The five-year-old Hass avocado trees on Ryan Marr's farm have produced a big crop. SOURCE: Kellie Hollingworth/ABC Rural

SOURCE: Kellie Hollingworth, ABC

The number of avocados grown in Sunraysia and the Riverland next season is expected to double and may even be so high the harvest will fill 1 million trays.

The forecast boost is due to favourable weather conditions and some young plantings coming into production.

Avocados Australia’s tri-state director Kym Thiel said the good growing conditions that were expected followed last year’s light crop, when only 435,000 trays were packed.

“The trees were all ready to produce, flowered very heavily, then we had some good setting conditions so the fruit was on the tree — but the single biggest thing is a combination of the mild summer,” Mr Thiel said.

“We had no real extreme heat through the December, January, February and March period, where traditionally we get excessive fruit drops even if we set large crops.”

Mr Thiel said the quality of the avocados coming from the region was likely to meet the consumer demand for different sizes and grades.

“We have some very good sized fruit [and] blemish levels are down, especially on what we had two years ago,” he said.

But the high volume will likely lead to a reduction in the prices growers are paid per tray.

“If we can maintain a good flow of fruit through the market at a good consistent average price I’m sure growers, with the amount of crop they have, will still have a profitable season,” Mr Thiel said.

Year-round avocado supply

The avocado harvest starts in Sunraysia and the Riverland in July and continues into summer.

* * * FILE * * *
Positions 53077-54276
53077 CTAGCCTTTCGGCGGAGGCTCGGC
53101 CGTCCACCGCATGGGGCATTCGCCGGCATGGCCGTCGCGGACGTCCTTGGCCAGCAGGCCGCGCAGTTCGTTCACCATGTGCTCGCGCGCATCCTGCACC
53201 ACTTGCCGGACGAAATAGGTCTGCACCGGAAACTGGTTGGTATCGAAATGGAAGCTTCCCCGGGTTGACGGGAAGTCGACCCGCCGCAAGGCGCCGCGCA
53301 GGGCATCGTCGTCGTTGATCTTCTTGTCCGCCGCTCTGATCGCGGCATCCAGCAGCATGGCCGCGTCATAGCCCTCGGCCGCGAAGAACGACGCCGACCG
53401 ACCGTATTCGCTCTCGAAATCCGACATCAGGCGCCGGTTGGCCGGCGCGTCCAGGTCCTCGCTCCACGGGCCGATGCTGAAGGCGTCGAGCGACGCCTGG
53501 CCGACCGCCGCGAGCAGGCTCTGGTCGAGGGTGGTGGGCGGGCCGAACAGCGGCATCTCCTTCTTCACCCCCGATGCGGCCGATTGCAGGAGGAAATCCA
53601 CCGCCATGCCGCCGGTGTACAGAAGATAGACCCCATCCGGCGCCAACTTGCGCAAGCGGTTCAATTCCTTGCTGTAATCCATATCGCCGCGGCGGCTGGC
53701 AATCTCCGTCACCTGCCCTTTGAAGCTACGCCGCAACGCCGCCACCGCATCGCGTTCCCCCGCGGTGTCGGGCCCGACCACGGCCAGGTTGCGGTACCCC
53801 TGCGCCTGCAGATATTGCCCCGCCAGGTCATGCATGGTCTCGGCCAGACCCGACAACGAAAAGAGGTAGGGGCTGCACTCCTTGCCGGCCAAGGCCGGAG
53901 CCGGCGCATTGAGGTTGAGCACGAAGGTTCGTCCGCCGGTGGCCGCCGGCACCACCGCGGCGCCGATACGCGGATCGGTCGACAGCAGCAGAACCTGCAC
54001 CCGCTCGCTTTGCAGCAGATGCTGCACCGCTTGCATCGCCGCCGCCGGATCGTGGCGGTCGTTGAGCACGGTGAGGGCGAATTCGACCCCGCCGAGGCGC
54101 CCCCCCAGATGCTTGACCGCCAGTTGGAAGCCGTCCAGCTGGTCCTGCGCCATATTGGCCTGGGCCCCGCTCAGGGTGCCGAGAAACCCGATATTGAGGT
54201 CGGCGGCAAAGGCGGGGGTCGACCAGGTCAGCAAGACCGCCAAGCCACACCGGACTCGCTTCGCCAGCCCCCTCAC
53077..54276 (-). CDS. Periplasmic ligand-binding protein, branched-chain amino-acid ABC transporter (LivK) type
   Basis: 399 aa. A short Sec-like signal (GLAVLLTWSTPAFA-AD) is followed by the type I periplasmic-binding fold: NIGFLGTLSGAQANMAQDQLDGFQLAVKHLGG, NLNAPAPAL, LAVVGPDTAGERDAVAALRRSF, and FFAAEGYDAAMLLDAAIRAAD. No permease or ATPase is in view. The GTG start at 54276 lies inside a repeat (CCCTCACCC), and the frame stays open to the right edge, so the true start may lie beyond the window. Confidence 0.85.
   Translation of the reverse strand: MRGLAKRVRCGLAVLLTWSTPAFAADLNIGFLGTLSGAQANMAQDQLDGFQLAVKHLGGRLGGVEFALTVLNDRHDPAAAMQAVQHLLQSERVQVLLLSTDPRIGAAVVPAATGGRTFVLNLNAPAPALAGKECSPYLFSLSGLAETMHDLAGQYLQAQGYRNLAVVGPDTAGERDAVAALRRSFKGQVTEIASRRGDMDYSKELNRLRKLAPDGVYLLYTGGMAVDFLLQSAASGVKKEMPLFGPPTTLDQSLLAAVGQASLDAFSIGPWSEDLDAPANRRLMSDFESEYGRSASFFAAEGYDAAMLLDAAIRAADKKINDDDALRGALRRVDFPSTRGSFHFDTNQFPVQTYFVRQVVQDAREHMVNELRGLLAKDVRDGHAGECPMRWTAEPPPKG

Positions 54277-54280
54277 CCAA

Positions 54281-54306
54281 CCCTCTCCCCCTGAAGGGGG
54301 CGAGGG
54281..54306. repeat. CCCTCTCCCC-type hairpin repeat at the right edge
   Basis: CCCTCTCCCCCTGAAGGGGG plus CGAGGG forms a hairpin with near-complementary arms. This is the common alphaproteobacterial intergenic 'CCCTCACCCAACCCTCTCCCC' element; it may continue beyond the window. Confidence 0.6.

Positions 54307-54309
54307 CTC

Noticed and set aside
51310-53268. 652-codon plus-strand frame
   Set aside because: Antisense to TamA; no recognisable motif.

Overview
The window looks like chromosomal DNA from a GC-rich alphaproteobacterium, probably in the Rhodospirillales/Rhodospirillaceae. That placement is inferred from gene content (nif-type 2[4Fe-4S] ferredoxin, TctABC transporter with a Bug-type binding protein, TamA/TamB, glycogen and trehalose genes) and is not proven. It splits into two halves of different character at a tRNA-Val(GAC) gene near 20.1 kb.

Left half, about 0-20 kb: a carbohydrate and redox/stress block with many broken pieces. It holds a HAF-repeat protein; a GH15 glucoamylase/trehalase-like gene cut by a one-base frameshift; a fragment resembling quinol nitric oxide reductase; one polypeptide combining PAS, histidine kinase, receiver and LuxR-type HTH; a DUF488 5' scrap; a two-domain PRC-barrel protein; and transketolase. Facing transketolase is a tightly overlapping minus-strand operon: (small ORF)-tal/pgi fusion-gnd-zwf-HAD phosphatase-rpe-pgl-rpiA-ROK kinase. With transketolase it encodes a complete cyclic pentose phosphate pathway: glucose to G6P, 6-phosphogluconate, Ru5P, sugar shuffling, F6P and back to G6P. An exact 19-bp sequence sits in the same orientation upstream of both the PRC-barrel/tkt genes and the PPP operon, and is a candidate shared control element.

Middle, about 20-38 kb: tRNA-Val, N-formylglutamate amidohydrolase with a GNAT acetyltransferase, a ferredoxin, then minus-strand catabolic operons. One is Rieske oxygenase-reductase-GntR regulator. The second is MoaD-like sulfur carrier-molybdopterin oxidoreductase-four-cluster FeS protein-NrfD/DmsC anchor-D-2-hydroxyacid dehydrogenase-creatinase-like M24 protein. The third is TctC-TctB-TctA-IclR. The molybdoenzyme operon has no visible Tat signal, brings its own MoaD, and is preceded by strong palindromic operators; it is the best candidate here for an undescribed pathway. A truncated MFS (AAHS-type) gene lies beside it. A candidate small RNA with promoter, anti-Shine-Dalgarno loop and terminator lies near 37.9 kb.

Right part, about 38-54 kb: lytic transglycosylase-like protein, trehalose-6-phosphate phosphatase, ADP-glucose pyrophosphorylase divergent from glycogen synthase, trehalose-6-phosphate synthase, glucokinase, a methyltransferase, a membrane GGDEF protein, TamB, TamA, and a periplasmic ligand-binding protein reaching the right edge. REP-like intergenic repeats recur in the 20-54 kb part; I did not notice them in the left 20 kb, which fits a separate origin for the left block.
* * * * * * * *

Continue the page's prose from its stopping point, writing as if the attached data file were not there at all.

The most common variety grown in the region is Hass, but there are small volumes of Reed and Lamb Hass too.

Between April 2021 and March 2022, 23.5 million trays are expected to be dispatched nationally, with the majority coming from Western Australia and Queensland.

Trentham Cliffs avocado grower and packer Ryan Marr said the upcoming season would have its challenges but it was also an exciting time to be in the industry.

“This year, all Australian growers will be able to meet the demand, without having to rely on imports from New Zealand,” he said.

Avocados Australia is also working with growers, packers and retailers to limit the amount of bruised and damaged fruit being sold.

Growers who attended Avocados Australia’s Tri State forum in Mildura this week were reminded that if consumers had a bad experience, it would be several weeks before they would buy another avocado.

Mr Marr said Australian fruit tended to be the most reliable in terms of internal quality.

“It pretty much comes down to how old the fruit is and what temperatures it’s been subjected to during the supply chain, so Australian fruit will be the youngest, I guess you could say, on the shelf.”

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